As disgusting as it is to use banal literary clichés, forgive me for this: it is impossible to overestimate the importance of rice to humanity. A cereal grain, it is the staple food for more than half of the world’s population (especially in Asia and Africa) and, providing a fifth of the cumulative caloric intake for humans, is arguably the most important food crop we have ever cultivated. Cultures flourish and empires rise and fall thanks to things.
But there’s a catch: it has to grow in water, like those artfully irrigated fields in which the farmer toils, his feet submerged up to his knees. Conversely, it means that rice farming – the crop on which so many of us depend – is highly susceptible to being devastated by floods. A food disaster ensues.
This makes the work and achievements of Dr. Pamela Ronald almost unattainable. She is a plant pathologist and geneticist, currently serving as a professor in the Department of Plant Pathology and the Genome Center at UC Davis and a member of the Innovative Genomics Institute at UC Berkeley.
Her major achievement—achieved with colleagues David Maciel and Kenong Su—was pinpointing and isolating Sub1A, a submergence-resistant gene in the rice genome that allows the rice plant to withstand flooding while producing a high-yielding crop, after as the floods recede.
Reflecting on the story of Dr. Pamela Ronald
Her story is one of those quintessentially American: her father is a Holocaust survivor who, after 12 years of “statelessness” and roaming in search of an education, will eventually settle in Northern California. It was in this region of extraordinary beauty that Ronald’s mother introduced her to the wonders of nature, instilling in her an appreciation for local ecosystems and the importance of preserving pristine wilderness. While exploring this wasteland, she first encountered botanists (who identify wildflowers), realizing that she could make a profession out of studying plants.
This was followed by Reed College in Portland, Oregon, and Stanford University in Palo Alto, California, where she received her bachelor’s and master’s degrees in biology from both institutions, respectively. A Fulbright scholarship took her to Sweden, where she earned a second master’s degree in plant physiology. The educational capstone will be a Ph.D. – completed in 1990 – in Molecular and Physiological Plant Biology from UC Berkeley. It was during this postdoc that she felt the pull of rice, an inclination stemming from the aforementioned fact that it feeds half the world’s population: “I hoped that my world could eventually be applied to help farmers, very of whom live on less than $3 a day.”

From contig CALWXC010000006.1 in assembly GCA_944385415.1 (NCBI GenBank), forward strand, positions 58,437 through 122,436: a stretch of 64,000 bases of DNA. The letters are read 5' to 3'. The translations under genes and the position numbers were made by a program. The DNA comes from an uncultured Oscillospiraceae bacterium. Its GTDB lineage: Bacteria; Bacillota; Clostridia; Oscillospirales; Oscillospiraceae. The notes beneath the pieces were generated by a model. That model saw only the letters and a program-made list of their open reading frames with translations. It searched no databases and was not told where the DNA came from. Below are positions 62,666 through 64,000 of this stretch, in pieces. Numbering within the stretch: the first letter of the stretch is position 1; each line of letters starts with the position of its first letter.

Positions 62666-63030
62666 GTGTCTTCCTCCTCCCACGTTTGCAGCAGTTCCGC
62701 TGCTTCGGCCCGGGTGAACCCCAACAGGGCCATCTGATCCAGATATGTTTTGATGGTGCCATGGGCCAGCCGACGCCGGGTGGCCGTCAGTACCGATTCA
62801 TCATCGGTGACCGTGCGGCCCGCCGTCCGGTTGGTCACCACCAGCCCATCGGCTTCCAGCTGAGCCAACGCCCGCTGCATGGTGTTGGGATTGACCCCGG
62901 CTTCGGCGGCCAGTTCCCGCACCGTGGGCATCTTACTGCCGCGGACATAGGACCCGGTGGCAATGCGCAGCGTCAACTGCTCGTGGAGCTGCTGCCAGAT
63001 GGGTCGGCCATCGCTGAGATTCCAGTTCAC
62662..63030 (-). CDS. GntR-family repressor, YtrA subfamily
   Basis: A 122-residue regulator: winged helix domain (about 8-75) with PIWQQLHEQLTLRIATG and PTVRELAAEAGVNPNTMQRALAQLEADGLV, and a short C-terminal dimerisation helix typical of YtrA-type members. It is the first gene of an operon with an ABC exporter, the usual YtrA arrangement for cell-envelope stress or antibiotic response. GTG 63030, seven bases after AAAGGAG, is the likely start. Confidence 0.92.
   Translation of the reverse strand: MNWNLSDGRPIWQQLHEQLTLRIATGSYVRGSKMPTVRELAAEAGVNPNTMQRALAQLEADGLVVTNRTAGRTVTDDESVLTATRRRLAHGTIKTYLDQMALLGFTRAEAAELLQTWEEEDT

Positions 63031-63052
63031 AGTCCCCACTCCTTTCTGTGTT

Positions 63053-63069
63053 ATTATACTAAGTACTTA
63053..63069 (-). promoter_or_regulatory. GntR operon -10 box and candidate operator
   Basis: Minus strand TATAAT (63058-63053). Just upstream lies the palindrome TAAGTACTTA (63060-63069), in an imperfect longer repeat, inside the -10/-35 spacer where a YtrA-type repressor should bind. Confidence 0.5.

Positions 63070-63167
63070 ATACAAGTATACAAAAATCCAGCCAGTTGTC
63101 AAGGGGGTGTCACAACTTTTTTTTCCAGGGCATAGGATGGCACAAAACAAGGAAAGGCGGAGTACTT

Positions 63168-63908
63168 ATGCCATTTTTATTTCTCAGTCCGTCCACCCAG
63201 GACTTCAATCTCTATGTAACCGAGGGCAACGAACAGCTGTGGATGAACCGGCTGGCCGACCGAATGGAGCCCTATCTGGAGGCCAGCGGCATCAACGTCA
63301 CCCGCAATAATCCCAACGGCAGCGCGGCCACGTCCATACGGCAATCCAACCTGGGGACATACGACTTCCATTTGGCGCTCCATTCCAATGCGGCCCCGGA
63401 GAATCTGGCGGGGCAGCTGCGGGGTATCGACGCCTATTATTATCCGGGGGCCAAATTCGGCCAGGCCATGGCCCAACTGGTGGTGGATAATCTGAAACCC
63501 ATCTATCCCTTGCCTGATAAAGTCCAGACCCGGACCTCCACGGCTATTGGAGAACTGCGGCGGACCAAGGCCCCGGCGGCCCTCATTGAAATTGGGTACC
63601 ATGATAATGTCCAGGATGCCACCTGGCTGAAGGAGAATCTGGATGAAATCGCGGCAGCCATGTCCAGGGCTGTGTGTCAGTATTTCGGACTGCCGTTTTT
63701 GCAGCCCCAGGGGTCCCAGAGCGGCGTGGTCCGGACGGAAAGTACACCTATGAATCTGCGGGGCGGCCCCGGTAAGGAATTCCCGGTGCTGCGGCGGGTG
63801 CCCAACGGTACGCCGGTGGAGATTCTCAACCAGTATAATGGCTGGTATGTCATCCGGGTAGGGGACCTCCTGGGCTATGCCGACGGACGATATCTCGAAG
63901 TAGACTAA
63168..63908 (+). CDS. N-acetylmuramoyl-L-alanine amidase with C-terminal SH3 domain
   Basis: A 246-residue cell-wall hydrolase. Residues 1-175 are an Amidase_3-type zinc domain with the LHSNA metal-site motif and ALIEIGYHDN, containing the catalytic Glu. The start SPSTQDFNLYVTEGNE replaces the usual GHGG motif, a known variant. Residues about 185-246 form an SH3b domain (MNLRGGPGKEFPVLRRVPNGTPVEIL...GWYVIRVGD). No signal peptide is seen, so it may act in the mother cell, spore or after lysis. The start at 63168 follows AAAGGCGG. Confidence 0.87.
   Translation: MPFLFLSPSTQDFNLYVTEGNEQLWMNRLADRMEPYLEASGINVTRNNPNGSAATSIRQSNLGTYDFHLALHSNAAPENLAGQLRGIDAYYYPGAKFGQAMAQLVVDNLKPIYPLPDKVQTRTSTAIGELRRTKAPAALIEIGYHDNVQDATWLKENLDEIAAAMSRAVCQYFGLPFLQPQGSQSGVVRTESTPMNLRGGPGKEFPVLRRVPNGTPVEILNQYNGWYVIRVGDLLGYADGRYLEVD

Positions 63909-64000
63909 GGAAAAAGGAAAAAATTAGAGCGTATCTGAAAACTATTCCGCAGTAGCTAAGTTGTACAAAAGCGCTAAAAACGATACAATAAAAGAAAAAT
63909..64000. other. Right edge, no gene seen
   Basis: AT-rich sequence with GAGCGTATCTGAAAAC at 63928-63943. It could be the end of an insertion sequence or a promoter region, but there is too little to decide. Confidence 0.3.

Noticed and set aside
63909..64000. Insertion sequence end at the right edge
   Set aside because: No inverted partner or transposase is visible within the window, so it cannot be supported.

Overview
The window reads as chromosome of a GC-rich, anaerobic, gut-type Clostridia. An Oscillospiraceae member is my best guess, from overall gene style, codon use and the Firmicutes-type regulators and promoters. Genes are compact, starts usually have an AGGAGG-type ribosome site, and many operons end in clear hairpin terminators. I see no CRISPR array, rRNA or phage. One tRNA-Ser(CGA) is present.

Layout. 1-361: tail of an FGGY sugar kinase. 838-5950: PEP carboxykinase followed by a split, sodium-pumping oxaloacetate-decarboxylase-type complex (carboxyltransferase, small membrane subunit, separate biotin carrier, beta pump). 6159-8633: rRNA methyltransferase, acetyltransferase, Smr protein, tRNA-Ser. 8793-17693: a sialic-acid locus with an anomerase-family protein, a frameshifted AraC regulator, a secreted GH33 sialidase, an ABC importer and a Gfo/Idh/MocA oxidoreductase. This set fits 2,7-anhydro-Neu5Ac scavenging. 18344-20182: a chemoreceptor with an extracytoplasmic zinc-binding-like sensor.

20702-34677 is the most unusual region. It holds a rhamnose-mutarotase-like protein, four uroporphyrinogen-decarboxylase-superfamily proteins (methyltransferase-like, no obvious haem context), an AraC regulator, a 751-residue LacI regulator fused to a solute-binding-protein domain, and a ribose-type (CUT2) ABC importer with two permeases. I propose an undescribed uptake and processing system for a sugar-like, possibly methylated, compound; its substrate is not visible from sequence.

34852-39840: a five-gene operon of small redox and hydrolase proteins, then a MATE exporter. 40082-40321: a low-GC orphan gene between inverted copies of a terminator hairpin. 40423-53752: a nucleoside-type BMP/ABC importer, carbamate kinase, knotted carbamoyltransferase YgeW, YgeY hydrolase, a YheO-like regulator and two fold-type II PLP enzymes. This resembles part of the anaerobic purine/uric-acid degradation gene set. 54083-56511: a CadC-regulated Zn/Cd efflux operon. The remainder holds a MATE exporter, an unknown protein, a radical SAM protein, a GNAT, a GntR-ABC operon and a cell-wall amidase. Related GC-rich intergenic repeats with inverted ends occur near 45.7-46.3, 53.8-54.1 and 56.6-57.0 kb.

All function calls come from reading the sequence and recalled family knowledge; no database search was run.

The work to identify and map key rice genes was a collaborative effort, with research spanning the globe, from rice farmers in Vietnam to her and her colleagues working in a lab at UC Davis. Ronald notes that “the rice community and genetics are close, and we share a common goal: to help smallholder farmers grow rice in a way that will alleviate challenges and improve food security.”
She recounts those heady days in the 1990s when the work that led to the isolation of this flood-resistant rice gene Sub1A was done: “In 1995, my lab isolated the rice immune receptor XA21. My friend and colleague Dave McKill stopped by my office soon after this discovery to tell me about a project he was working on. He explained the devastation caused by floods in rice fields in India and Bangladesh and asked me if I would cooperate in isolating the key gene. I was excited to join the project, and we quickly got to work (using the platforms my lab had created to isolate XA21) to isolate the Sub1A gene.”
Since then—and with the help of organizations like the Bill and Melinda Gates Foundation—this variety of rice has spread around the world. Its effectiveness was demonstrated last year after the devastating floods in Bangladesh and eastern India. Here, more than 6 million farmers grew the variety and indeed it had a 60% yield advantage over conventional varieties.